Connecting to eduroam via the Linux Command Line

1. Introduction

These instructions were originally made for eduroam on Ubuntu Linux, however Ubuntu released a graphical client which performed the entire page of instructions in 2 clicks of a mouse. The original instructions are hence provided as a starting point for experienced Linux users to attempt to get eduroam working on a Linux distribution for which there are no eduroam instructions currently provided. If you are a Ubuntu user, please use the graphical client instead.

We don't have the resources to create a working solution for every Linux distribution and each version of each distribution, so if you are successful, please feel free to submit the steps you used, any screenshots if using a graphical client and details of your exact distribtion to wireless@oucs.ox.ac.uk and we'll format your instructions and add them to the existing ones.

2. Linux Eduroam Command Line Instructions

This is the raw configuration required for `wpa_supplicant`, known to work under Ubuntu 6.06 LTS (a.k.a. Dapper Drake), using an Atheros chipset wireless card (the instructions were created with the `madwifi` linux driver with a Cisco Aironet PCMCIA).

Under Ubuntu the network interface configuration is stored in the file /etc/network/interfaces but this may of course be different for other Linux distributions. This is what the file must contain:

# the interface name may be different if you're not using an Atheros chipset card
# for example with the Wireless Extensions, you would use
# iface ethN inet dhcp
#     wpa-driver wext
# bring the interface up automatically. remove this line to disable that.
auto ath0
# this must use DHCP for the OUCS-based Eduroam service
iface ath0 inet dhcp
    # change this next line as appropriate (see above comment)
    wpa-driver madwifi
    wpa-conf /etc/wpa_supplicant/wpa_supplicant.conf

Under Ubuntu, the way this works is that the appearance of an option in `/etc/network/interfaces` that has the prefix `wpa-` triggers the execution of the script at /etc/wpa_supplicant/ifupdown.sh, and it is this script that makes everything else work -- the locking of the SSID, configuring of the card, and so on. The main system network scripts then sort out the DHCP lease, and so on.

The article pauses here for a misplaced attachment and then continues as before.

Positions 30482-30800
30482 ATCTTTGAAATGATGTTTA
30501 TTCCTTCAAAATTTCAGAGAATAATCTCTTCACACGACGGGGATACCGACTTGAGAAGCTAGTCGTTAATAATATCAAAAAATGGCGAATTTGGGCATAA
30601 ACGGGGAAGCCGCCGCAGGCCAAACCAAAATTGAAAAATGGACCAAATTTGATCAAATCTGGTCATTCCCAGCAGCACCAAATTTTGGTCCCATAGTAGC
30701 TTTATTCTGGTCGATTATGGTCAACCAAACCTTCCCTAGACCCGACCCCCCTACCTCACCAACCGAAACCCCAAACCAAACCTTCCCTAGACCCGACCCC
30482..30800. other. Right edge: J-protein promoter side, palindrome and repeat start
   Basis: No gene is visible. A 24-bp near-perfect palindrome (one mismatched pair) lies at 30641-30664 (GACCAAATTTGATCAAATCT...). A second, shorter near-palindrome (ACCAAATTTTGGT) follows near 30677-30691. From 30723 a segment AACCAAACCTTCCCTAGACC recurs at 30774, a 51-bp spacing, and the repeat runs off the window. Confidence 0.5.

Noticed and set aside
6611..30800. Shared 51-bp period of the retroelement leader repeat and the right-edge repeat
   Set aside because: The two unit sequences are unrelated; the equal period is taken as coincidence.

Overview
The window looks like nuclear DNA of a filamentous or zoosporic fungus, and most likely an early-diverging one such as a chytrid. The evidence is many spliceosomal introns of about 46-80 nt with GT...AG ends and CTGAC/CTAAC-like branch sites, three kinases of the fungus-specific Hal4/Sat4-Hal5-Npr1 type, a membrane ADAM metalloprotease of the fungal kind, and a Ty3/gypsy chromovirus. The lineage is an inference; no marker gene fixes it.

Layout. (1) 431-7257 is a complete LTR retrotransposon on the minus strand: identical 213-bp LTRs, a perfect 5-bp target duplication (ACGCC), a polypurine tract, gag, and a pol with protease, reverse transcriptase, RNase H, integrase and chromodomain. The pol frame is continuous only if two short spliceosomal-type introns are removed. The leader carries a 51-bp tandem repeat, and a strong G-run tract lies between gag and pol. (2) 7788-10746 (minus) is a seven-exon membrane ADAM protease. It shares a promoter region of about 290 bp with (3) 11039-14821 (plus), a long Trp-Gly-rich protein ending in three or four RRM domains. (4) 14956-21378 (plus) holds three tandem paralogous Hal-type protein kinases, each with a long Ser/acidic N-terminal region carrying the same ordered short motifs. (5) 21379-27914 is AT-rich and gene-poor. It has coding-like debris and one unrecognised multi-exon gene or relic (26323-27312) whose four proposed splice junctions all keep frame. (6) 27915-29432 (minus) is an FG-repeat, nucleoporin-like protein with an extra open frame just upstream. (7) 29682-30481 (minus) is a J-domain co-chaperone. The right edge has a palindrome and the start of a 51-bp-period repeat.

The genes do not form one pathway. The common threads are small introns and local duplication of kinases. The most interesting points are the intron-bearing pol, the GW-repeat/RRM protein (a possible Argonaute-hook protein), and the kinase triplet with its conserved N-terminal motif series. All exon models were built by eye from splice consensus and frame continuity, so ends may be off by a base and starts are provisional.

In this setup, the `/etc/wpa_supplicant/wpa_supplicant.conf` file used with the OUCS Eduroam service contained the following:

network={
    ssid="eduroam"
    scan_ssid=1
    key_mgmt=WPA-EAP
    eap=TTLS
    anonymous_identity="anonymous@ox.ac.uk"
    # adjust the following CA line as required to match your filename
    ca_cert="/etc/ssl/certs/AddTrust_External_Root.pem"
    phase2="auth=MD5"
    # in the following line, replace <username> with your University Remote Access account username, without angle brackets
    # Remote access account is described at http://www.oucs.ox.ac.uk/network/remote/ 
    # (not your SSO). Append @OX.AC.UK after your username so
    # that eduroam knowns the authentication home site
    identity="<username>@ox.ac.uk"
    # in the following line, replace <password> with your University Remote Access account password, without angle brackets
    password="<password>"
}

If you don't have the AddTrust External Root certificate installed, you may download it from support.comodo.com reference that instead.

Now all that is needed is to restart your system's network services. Remember to unplug your wired network cable if you want to get right on and test it

$ sudo invoke-rc.d networking restart

Following that, your wireless interface should be up and running. Check that you have a DHCP lease, at least:

sudo ifconfig

ath0    ...etc...
        inet addr:172.17.92.200 Bcast:172.17.92.255 Mask:255.255.255.0
...etc...
sudo iwconfig
ath0    IEEE 802.11g  ESSID="eduroam"
...etc...

 

Written by IT Services. Latest revision 27 April 2017